A fish with radiation levels more than 2,500 times the allowed maximum was caught this week in the waters off Japan’s Fukushima nuclear plant.
The discovery, which comes just weeks before the two-year anniversary of the nuclear disaster, has sparked considerable concern about the safety of the local food supply.
The fish (above) is a murasoi, which typically lives in shallow waters near reefs in the region. When this one was caught and tested by the Tokyo Electric Power Company the results were astounding.
The maximum level of radiation allowed in foods for human consumption is 100 becquerels/kilogram. The murasoi caught inside the 20 kilometer area near the plant — which is closed to humans — registered 254,000 becquerels cesium/kilogram. Again, that’s 2,500 times higher than the government-imposed limit. It is also 10 times higher than the radiation measured last August in scorpion fish caught near Fukushima.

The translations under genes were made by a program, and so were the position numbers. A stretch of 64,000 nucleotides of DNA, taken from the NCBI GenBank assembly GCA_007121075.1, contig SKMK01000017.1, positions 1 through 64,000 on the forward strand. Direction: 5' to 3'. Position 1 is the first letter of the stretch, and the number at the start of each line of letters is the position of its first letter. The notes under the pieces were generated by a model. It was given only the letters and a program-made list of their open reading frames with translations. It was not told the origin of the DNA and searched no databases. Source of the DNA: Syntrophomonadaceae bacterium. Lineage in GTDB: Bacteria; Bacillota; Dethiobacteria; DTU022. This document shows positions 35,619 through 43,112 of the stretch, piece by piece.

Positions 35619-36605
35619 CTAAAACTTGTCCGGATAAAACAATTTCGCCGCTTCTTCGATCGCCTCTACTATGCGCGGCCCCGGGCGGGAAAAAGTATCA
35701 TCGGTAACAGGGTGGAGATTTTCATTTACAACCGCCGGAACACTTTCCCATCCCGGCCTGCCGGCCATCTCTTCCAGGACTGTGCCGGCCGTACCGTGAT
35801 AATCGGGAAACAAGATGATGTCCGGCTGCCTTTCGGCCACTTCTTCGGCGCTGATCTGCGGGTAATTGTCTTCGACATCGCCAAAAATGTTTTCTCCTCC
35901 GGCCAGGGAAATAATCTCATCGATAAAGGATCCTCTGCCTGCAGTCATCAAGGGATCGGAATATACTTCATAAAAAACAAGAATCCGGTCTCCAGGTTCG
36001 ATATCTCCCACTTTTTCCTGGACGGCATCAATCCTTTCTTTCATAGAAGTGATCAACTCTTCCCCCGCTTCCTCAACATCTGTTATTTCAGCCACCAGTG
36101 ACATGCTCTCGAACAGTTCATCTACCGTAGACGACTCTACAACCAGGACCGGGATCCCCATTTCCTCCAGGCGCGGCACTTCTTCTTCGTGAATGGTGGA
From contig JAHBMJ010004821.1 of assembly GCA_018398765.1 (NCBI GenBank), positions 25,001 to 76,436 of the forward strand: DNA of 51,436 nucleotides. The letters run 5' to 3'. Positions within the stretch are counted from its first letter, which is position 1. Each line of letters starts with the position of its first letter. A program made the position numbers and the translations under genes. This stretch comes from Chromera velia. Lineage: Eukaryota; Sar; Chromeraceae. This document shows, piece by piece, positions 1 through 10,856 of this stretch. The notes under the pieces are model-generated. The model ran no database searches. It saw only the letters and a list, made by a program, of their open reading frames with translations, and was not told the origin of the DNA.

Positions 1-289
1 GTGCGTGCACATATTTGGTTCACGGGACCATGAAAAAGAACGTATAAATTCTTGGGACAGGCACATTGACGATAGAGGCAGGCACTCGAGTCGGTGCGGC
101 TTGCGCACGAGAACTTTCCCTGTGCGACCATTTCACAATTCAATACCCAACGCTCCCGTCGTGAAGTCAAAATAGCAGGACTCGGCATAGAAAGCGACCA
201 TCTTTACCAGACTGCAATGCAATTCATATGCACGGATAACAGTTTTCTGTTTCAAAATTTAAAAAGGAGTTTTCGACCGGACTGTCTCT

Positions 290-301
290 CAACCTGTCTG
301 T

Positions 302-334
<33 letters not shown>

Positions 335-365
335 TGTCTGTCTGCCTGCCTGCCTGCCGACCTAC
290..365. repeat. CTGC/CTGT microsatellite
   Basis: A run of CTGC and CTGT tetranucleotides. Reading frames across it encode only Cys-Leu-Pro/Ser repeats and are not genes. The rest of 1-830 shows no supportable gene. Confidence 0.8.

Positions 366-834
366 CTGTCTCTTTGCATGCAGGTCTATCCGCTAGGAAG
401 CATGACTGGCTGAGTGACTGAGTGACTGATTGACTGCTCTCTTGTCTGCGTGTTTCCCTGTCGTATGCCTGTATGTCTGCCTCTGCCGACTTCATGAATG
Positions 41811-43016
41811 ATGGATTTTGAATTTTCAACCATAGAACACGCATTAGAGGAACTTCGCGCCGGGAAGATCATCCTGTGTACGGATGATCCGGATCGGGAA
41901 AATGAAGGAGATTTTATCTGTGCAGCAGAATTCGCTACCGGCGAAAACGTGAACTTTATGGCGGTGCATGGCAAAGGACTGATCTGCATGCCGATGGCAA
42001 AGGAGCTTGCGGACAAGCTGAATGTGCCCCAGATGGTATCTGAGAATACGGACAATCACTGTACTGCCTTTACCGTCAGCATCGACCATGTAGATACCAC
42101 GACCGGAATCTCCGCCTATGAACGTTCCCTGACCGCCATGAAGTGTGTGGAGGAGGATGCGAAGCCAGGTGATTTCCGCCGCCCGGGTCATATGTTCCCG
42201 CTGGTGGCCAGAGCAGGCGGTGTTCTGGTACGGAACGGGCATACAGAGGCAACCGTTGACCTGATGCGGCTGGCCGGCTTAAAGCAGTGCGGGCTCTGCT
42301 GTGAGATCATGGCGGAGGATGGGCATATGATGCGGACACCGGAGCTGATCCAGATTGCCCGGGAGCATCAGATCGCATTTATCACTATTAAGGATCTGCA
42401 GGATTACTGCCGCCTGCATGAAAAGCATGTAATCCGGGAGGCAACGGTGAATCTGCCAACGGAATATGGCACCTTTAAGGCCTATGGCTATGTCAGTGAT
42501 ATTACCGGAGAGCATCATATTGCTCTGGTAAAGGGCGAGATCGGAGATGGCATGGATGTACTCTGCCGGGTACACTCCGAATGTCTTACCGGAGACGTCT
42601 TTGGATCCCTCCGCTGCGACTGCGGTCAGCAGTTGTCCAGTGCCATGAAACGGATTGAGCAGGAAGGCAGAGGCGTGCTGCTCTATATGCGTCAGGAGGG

Curiously, the murasoi specimen caught near Fukushima did not seem to show any major abnormalities in terms of its physical appearance. Here is what a typical, non-radioactive murasoi looks like:
(We may have been expecting something more like the three-eyed “Blinky” that Bart Simpson caught near the Springfield nuclear power plant on “The Simpsons.”)
Scientists in the region are worried that other fish in the area are feeding off these and other contaminated species. TEPCO is installing a new series of nets beneath the surface of the water around the 20 kilometer perimeter in hopes of restricting the migration of the fish (and radiation) outside of the region.
If you are wondering about the term “becquerel” used to measure the radiation in the fish, so were we. Here’s your radiation fact of the day, from the Health Physics Society (www.hps.org):
Becquerel (BQ)The unit of radioactive decay equal to one disintegration per second. The Becquerel is the basic unit of radioactivity used in the international system of radiation units, referred to as the “SI” units. 37 billion (3.7×1010) becquerels = 1 curie (Ci).
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